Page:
TORONTO -- The best and the worst aspects of street racing were on display Sunday in the IZOD IndyCar Series' Honda Grand Prix of Toronto.
But the best driver on the track was plainly obvious.
IndyCar Series championship leader Will Power scored his fourth win of the season in the Verizon Team Penske car, while just about every other driver in the field encountered some kind of trouble on the treacherous 1.755-mile street course.
"It was like a football game out there," observed third-place finisher Ryan Hunter-Reay. "Everybody was hitting each other and it was getting nasty.
"It was all you could do to keep the car off the walls and I thought I lost it four or five times. The first two or three laps after a restart it was literally like driving on ice. We definitely earned the money today."
Nobody earned more money, respect, or championship points than Power, the 29-year-old from Toowoomba, Australia, who is threatening to be the first relatively unchallenged IndyCar Series champion since 2005. He extended his lead Sunday to 42 points over Dario Franchitti of Target Ganassi Racing, who finished second at Toronto.
Power qualified on the outside of the front row alongside Justin Wilson, but dropped to sixth place at the first corner. The demotion didn't faze him.
"The key for me when I came to this race was avoiding the carnage and accidents because I knew that happens every year here," Power said. "It almost happened to me in the first corner, but I was patient and backed off and just lost a couple of spots. You have to keep in mind that you just need to chill sometimes."
Quick pit stops and some dicey passes on the track put Power back up to third place by the midpoint of the 85-lap contest. He was able to pass Franchitti by stretching his fuel one lap longer prior to the final round of green-flag pit stops.
He then executed a brilliant pass on Wilson to take the lead on a Lap 71 restart. Perhaps rattled, Wilson spun a few corners later and dropped to a seventh-place finish.
"It was a calculated but risky move to pass him on the outside, because I didn't know if I would come out the other side," Power said. "Sometimes you have to do that in racing if you want to win.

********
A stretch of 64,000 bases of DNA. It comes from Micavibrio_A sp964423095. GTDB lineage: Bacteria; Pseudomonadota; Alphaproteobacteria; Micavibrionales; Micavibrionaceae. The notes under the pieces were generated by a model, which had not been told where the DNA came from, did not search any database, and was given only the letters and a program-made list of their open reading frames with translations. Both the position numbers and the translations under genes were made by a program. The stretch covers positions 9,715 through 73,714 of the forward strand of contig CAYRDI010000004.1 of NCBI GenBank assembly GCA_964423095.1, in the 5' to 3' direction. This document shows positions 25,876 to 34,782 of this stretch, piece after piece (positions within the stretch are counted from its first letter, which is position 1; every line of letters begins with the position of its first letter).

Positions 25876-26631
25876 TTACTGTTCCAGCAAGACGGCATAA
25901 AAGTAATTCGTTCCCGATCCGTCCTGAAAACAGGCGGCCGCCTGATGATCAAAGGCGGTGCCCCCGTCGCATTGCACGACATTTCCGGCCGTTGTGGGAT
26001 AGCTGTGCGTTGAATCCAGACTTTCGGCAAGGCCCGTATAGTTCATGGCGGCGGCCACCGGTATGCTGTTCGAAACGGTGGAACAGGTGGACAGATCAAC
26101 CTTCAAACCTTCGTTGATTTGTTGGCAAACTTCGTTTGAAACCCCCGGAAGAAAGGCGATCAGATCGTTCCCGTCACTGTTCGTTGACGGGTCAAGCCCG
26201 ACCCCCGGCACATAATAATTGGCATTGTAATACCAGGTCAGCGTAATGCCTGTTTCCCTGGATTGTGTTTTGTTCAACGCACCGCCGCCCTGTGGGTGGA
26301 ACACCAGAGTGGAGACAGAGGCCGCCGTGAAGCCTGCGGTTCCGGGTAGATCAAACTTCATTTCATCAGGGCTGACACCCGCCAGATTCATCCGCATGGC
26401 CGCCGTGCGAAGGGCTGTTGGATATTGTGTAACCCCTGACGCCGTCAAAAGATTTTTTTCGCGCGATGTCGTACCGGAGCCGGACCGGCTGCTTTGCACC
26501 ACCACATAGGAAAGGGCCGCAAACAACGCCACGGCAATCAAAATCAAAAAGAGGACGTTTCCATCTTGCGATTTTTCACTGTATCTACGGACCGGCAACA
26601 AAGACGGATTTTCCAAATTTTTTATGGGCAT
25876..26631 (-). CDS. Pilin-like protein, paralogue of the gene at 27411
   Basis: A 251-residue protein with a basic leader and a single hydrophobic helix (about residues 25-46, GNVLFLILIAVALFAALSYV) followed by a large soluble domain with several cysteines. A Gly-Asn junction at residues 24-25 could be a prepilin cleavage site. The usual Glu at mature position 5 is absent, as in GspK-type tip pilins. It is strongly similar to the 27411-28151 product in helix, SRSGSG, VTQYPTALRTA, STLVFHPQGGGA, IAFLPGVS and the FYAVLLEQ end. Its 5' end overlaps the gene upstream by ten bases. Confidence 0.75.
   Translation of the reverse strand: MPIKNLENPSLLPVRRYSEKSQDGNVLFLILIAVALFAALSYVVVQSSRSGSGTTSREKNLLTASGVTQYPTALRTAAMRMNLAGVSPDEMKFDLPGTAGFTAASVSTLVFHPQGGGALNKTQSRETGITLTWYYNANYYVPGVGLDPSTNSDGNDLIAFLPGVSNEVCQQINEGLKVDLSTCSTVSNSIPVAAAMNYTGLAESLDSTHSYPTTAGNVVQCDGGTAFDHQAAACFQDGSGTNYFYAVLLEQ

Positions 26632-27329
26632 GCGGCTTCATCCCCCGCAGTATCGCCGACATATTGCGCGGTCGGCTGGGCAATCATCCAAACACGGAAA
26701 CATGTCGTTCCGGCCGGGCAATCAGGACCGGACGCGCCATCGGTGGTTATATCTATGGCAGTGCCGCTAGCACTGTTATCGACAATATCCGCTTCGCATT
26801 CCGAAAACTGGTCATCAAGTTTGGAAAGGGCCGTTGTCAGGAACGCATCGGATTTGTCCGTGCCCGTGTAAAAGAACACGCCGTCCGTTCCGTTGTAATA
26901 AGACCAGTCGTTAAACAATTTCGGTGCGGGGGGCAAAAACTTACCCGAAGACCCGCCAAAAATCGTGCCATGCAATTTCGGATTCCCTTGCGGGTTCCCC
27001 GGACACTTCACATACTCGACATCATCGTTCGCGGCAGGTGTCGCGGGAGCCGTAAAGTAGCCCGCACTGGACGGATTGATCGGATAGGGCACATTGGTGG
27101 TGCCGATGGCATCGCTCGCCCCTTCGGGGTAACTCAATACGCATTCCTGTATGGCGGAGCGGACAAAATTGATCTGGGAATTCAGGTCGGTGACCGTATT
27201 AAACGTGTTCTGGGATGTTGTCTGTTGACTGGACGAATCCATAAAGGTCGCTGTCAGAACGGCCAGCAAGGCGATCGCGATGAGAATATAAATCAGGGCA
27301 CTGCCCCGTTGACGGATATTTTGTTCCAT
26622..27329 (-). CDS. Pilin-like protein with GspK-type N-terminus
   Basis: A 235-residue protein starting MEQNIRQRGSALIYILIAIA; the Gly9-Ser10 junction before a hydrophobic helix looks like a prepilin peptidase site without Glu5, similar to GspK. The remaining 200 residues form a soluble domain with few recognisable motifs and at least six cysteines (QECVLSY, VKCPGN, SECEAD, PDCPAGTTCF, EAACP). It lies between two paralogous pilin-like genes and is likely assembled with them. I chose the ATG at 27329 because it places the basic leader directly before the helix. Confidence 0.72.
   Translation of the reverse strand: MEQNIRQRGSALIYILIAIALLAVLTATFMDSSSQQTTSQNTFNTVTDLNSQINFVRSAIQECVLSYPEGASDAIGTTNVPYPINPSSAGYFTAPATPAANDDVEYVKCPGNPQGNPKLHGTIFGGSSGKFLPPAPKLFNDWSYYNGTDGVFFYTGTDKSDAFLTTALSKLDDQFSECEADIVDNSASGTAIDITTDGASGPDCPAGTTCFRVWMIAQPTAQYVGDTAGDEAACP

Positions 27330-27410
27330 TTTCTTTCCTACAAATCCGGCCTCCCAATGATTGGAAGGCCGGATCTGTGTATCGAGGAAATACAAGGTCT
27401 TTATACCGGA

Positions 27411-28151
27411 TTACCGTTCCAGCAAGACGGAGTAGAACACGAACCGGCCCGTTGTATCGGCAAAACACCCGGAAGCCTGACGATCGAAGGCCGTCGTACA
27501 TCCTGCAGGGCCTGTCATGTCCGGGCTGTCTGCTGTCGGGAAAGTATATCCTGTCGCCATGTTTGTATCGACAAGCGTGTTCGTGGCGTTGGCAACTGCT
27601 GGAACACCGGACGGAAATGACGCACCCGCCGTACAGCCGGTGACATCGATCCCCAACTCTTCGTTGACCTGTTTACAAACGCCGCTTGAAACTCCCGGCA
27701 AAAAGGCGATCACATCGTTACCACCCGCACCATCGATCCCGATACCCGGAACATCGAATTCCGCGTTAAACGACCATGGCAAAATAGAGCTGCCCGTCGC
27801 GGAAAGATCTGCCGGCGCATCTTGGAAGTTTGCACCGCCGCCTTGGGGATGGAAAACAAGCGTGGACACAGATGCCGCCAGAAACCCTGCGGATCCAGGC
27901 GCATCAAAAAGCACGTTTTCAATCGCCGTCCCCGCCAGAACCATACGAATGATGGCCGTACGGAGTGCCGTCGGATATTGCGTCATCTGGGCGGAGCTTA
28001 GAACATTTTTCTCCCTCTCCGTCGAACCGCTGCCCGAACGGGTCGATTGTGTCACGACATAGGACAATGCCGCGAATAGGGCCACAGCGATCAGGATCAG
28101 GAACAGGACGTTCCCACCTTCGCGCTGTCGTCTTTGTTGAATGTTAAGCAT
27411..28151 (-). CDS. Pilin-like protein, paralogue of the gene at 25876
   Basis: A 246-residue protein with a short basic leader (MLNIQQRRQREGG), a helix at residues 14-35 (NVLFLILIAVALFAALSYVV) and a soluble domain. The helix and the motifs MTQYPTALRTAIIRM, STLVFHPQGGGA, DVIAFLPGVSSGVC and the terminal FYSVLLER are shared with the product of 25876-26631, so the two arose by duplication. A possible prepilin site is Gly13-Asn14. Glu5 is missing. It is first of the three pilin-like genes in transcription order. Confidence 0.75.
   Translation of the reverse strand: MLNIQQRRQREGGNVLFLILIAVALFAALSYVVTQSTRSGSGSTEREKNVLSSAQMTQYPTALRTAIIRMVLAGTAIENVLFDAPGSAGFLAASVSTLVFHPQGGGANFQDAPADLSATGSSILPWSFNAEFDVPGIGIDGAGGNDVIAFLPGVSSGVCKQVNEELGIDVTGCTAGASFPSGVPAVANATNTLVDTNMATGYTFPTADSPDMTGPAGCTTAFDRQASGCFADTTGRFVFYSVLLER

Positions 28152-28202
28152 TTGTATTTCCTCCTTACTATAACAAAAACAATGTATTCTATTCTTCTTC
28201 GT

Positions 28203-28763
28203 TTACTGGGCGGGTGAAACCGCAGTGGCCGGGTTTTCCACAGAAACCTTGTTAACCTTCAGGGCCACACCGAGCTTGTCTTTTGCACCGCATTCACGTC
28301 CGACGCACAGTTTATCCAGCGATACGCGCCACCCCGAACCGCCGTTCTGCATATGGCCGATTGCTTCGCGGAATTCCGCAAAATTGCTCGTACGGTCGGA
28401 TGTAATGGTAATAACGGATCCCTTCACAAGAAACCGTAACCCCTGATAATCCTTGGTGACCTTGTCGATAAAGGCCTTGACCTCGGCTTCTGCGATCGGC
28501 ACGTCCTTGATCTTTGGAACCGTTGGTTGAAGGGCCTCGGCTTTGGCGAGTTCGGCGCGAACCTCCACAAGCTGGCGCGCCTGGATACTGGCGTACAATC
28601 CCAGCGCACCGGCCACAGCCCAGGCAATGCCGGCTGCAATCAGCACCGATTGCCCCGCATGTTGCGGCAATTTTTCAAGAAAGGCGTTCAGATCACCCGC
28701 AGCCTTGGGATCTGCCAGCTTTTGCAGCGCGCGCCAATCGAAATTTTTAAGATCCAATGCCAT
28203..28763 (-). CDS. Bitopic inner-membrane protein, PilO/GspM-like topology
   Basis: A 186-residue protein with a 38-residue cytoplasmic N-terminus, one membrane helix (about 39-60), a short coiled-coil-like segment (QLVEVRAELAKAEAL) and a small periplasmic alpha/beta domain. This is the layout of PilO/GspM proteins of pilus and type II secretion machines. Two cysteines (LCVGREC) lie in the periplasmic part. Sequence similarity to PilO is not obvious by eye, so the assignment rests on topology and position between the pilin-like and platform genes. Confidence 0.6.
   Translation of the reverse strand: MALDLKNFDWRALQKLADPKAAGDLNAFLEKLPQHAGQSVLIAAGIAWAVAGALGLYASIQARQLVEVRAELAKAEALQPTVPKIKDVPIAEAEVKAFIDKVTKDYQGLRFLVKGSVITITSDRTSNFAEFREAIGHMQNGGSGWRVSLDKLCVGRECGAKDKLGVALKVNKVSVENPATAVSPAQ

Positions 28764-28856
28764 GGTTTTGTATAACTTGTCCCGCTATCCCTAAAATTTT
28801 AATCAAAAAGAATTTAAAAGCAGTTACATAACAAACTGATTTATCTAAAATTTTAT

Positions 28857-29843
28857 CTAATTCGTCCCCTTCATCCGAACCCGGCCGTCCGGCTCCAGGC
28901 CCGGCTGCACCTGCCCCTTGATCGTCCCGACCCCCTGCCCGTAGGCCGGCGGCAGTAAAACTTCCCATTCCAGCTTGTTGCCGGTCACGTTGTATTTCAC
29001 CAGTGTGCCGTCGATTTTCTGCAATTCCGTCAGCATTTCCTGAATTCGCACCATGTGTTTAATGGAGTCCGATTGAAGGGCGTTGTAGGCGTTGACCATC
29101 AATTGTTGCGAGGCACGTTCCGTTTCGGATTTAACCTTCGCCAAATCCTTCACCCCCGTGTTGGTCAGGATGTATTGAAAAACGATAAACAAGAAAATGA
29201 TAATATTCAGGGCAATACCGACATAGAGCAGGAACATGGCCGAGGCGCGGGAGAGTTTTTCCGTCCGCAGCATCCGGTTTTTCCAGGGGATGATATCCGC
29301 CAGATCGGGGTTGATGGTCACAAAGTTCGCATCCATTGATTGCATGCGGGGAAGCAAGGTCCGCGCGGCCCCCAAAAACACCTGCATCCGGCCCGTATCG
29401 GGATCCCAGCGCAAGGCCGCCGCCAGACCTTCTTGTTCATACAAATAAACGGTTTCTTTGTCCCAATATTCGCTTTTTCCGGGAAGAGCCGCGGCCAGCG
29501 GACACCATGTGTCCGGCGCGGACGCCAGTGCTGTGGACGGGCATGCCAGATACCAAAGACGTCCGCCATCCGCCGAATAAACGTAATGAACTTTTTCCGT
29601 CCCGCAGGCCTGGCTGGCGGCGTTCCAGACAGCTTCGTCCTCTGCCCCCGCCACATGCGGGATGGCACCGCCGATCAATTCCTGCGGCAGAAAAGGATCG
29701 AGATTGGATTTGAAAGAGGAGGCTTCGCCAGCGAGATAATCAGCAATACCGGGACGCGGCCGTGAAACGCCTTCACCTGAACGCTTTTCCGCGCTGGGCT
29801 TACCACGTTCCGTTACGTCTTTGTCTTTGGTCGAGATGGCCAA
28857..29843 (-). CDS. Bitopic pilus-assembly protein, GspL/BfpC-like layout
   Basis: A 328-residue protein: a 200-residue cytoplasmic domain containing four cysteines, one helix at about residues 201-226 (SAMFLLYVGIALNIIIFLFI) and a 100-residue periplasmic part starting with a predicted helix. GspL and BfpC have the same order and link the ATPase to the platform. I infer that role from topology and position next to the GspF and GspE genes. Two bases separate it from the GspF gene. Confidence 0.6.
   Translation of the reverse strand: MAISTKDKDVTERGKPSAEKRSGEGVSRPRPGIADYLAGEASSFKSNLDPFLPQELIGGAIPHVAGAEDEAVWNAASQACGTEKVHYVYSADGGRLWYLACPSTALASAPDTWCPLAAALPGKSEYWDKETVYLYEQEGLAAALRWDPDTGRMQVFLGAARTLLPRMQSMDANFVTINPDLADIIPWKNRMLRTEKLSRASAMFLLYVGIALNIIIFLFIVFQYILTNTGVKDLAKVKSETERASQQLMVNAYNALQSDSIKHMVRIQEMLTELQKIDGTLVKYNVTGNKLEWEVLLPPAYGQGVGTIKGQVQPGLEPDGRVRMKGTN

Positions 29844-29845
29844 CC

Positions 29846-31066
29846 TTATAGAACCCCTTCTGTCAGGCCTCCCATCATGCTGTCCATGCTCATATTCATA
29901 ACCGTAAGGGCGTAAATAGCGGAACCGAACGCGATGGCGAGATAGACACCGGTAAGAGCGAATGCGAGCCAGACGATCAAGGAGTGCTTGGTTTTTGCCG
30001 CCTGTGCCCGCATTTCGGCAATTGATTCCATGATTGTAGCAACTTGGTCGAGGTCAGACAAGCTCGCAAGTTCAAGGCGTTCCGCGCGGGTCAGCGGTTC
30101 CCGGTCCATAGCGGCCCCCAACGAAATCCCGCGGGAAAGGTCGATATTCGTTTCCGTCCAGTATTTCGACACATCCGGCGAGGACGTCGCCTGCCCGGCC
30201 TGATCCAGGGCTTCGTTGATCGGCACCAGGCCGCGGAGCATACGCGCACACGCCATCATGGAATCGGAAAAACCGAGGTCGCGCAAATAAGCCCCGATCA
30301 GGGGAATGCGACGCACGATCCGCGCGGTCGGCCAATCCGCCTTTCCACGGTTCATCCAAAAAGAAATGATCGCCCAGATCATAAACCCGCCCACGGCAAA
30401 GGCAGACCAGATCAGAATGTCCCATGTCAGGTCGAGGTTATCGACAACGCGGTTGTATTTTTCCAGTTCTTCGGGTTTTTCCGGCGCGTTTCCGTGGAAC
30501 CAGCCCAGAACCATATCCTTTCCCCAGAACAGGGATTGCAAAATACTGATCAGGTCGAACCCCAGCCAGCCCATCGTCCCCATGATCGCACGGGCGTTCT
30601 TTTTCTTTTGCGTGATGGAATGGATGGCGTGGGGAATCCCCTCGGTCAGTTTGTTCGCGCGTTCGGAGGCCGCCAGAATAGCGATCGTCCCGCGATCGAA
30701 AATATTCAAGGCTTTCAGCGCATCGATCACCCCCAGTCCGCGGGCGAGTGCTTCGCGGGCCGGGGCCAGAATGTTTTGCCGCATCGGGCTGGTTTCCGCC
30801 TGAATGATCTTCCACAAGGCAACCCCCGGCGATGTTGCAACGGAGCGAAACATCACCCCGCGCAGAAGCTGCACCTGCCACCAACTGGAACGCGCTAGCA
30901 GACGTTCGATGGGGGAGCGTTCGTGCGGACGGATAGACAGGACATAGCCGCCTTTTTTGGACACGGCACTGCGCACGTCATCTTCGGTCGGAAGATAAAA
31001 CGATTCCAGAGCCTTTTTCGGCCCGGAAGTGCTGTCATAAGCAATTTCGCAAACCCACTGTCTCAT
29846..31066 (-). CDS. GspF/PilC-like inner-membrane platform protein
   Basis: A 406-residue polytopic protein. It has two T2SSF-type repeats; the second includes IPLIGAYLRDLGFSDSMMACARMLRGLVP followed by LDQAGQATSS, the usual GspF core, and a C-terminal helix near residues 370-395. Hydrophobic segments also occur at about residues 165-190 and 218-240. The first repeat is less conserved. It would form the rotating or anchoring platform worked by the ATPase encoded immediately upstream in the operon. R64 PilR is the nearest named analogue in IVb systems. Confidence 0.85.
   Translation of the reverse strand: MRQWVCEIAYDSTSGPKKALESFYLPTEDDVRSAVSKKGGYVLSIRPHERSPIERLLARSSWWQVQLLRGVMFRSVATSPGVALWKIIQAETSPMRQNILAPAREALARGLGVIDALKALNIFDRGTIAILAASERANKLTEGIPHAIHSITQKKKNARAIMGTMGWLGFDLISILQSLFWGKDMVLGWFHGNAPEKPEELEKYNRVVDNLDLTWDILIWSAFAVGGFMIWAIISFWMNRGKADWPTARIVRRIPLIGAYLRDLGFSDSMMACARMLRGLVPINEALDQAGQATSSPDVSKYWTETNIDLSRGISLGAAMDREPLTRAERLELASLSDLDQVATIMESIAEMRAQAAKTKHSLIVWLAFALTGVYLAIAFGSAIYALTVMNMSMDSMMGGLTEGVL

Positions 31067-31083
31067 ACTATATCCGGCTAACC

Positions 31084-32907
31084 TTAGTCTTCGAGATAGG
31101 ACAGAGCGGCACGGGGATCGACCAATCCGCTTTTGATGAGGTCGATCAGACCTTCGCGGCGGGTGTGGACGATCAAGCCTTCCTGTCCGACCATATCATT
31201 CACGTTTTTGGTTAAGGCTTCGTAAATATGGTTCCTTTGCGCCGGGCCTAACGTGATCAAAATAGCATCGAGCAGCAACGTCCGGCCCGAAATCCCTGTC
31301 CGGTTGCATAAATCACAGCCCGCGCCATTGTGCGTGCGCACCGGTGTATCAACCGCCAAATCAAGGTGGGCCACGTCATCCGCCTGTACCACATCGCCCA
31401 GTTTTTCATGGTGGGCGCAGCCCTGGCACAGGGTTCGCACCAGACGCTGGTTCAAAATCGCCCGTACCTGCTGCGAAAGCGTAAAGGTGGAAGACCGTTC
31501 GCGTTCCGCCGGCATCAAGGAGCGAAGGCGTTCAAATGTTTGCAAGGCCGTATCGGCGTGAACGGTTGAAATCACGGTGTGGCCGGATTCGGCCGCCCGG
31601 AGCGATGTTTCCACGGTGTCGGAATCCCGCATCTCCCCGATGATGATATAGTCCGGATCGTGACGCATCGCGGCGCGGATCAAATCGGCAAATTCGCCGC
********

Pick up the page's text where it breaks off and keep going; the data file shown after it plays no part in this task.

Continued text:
"As I predicted it was a very wild race," he added. "I knew how this race goes and I really hung in there. I knew if I made no mistakes and we had good stops, we'd have a good chance at finishing on the podium or winning. It was one of those races where you really had to adjust."
No doubt, but at times it appeared that Power and Franchitti (who finished 1.28 seconds back) were the only ones who were capable of adapting to the slippery conditions. Many of the drivers complained about how slick the track was, particularly after restarts when rubber granules known as marbles built up off the racing line.
"I'm sure you could see it on the broadcast -- I mean everybody was all over the place," said sixth-place finisher Danica Patrick.
There were a record six caution periods, causing 21 of the 85 laps to be run behind the pace car. And it wasn't just backmarkers struggling with the conditions -- big-name drivers like Scott Dixon and Ryan Briscoe got caught out, as well.
Dixon crashed at Turn 4 during a dice with Hunter-Reay, while Briscoe was punted into the wall entering Turn 3 by Graham Rahal.
"That was just really unfortunate to be taken out by a non-championship contender," Briscoe fumed.
That was the same theme espoused by Alex Tagliani, who was crashed out by Tomas Scheckter at the same corner. Another unpopular driver by day's end was Mario Moraes, who crashed out (among others) his KV Racing teammate Takuma Sato.
Despite the messy, crash-strewn nature of Toronto races, drivers are perfectly happy to keep the bumpy street course the way it is.
I know it's going to be a tough championship to win. I was aware coming into the season that I had a lack of experience on 1.5-mile ovals. I want to win an oval race before the year is out. I've been knocking on the door, so I think that may come.
”-- Toronto winner Will Power
"Don't lose the character of the place," urged Hunter-Reay. "It's known for that kind of action and I don't think it would be as good a show if every track we went to was smooth."
"The two Canadian tracks are the toughest driving tracks, because of the bumps and the surface changes and the conditions," added Power.
For whatever reason -- or perhaps simply because the Canadian tracks are some of the toughest road racing tests in North America -- Power has been extraordinarily successful in Canada. He won at Toronto when it was a Champ Car World Series race in 2007, and he is the defending champion at Edmonton, where the IndyCar Series races in one week.
He's been pigeonholed as a road racing specialist, and his performances on road and street courses this year have done nothing to damage that reputation.
But he's also eager to show that he's a front-runner on ovals, too. Three road races and four ovals remain in 2010.
"I know it's going to be a tough championship to win," Power said. "I was aware coming into the season that I had a lack of experience on 1.5-mile ovals. But I think the only place it really showed was Kansas, where I was very cautious and just finished the race [in 12th place]. Everywhere else, I feel like I could have challenged for the win.
"I want to win an oval race before the year is out," he added. "I've been knocking on the door, so I think that may come."
John Oreovicz covers open-wheel racing for ESPN.com.